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What is missing from this entire set-up is the relationship that broadcast operators and pay TV operators have with the viewer. That ability to cross advertise programming and introduce new channels. That’s not really here.

Also there are no bundled channels. Netflix is closest to achieving this, since it has a monthly payment coming off its clients' accounts and it has a list of their favorite movies on its web site. Later as it loads more and more TV series, Netflix could become like Apple, but with no exclusive hardware alliances.

If Amazon could magically include video on its Kindle, it would be a smash hit, but it’s simply not equipped for video due to the e-ink which makes reading fine and video not fine, and also because it mostly gets its books over a cellular network, which could not do this heavy HD video lifting. But that doesn’t rule out the Kindle as a video device for the not so near future.

The Apple TV offering requires that you actually have a TV or another device to stream the video to in order to watch it, whereas any device with a screen, such as the iPad, would have been the logical and ideal client for this directly, without it going through the Apple TV. Perhaps a client will be released for the iPad once the Apple TV has made a few sales. But if Apple doesn’t go this route, others will. Amazon Video can be viewed on TV sets directly as long as they have the internet extensions from Samsung, Sony and Panasonic.

Meanwhile we hear that Google's YouTube has also been in talks for several months with Hollywood movie studios about launching a streaming movie rentals service by the end of the year, says the Financial Times this week. Funnily enough Google is talking about films costing about $5 to rent. Surely this identical pricing to Apple TV is also no coincidence. And remember that Netflix customers (who pay as little as $9 a month) can already view a number of online films for no extra charge, which is a lot cheaper than $5.

As we said of Google, in its arrogance, it doesn’t realize that the future shape of TV in the US is being written by moves taken this year – a year when it is still estranged from Hollywood through persistent studio legal actions against YouTube. It needs to fix these now before it will get a movie deal and the same TV content deals, if it goes after them. And anyway Google has already experimented on YouTube with movie deals, and the way it was brought to market alongside YouTube meant few have been sold.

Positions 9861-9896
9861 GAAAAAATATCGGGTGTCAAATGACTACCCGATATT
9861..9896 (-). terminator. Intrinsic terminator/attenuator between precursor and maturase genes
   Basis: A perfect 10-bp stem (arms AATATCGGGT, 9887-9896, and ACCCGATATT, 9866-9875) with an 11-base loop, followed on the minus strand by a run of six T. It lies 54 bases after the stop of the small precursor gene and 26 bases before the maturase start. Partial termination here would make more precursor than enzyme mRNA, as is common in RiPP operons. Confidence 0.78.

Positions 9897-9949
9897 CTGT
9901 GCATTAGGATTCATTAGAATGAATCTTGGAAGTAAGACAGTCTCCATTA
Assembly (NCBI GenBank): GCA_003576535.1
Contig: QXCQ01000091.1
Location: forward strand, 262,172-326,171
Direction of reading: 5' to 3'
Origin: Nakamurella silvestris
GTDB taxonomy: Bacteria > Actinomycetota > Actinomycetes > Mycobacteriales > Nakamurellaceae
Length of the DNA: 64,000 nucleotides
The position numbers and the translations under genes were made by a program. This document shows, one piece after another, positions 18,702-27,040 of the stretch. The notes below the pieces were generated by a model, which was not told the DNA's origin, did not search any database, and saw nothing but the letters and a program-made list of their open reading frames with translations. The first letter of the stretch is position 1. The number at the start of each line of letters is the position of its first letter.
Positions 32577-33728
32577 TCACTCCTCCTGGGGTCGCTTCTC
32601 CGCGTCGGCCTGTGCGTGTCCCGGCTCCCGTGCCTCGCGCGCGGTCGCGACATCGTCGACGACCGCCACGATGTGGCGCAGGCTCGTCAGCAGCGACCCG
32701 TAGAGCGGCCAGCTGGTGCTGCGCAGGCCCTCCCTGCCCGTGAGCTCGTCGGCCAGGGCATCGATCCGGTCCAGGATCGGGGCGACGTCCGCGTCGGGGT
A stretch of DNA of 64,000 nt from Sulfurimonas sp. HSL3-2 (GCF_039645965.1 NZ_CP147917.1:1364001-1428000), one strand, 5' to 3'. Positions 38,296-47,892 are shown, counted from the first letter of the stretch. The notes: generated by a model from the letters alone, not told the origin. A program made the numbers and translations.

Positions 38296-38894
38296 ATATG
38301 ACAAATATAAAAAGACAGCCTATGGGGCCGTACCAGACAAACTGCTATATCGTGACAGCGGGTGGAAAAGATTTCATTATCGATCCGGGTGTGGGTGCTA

Of course the new movie deals, when accompanied with the planned Google TV box, and also $0.99 TV series rentals, might prove a tad more interesting to the average American. But Google is not quite at that stage yet.

Roku responded to the Apple announcement by slashing device prices to $60, $70, or $100, depending on whether it’s SD or HD or 1080p. Finally Sony needs a mention, announcing that it had renamed its Sony Online Services (SOLS) platform Qriocity, and says that it will take it up against iTunes globally.

It has VOD movies from 20th Century Fox, Lionsgate MGM, NBC Universal, Paramount Pictures, Sony Pictures, Walt Disney and Warner Brothers and Sony has now taken the new platform to France, Germany, Italy, Spain and the UK from the autumn, and will offer Music Unlimited powered by Qriocity, with millions of songs by year’s end. Sony says that over time, it will also add games and e-books to Qriocity. This is the network it should have built years ago, but it’s got the idea at last just in time for the online TV revolution.

As of now Qriocity’s movies can be seen by Internet-connected Bravia TVs, the newer Sony Blu-ray players. But once the entire thing can be seen though a window on the PlayStation 3 network (surely this will happen) it will also mean that video can be place-shifted to remote PSPs and potentially Sony Ericsson smartphones.

Sony says that in future Qriocity will be a service available through third party devices not just those built by Sony, but that we think it’s first port of call is Sony Ericsson. It does sound like Sony Connect all over again, but perhaps this time Sony can manage it without it breaking on the first day (Connect crashed on its first day) and it can at least get all of its divisions to talk about it, not just one. When Sony Connect launched it was like a news blackout compared to the way Apple gets its products written about, and hopefully it has learned from that. ®

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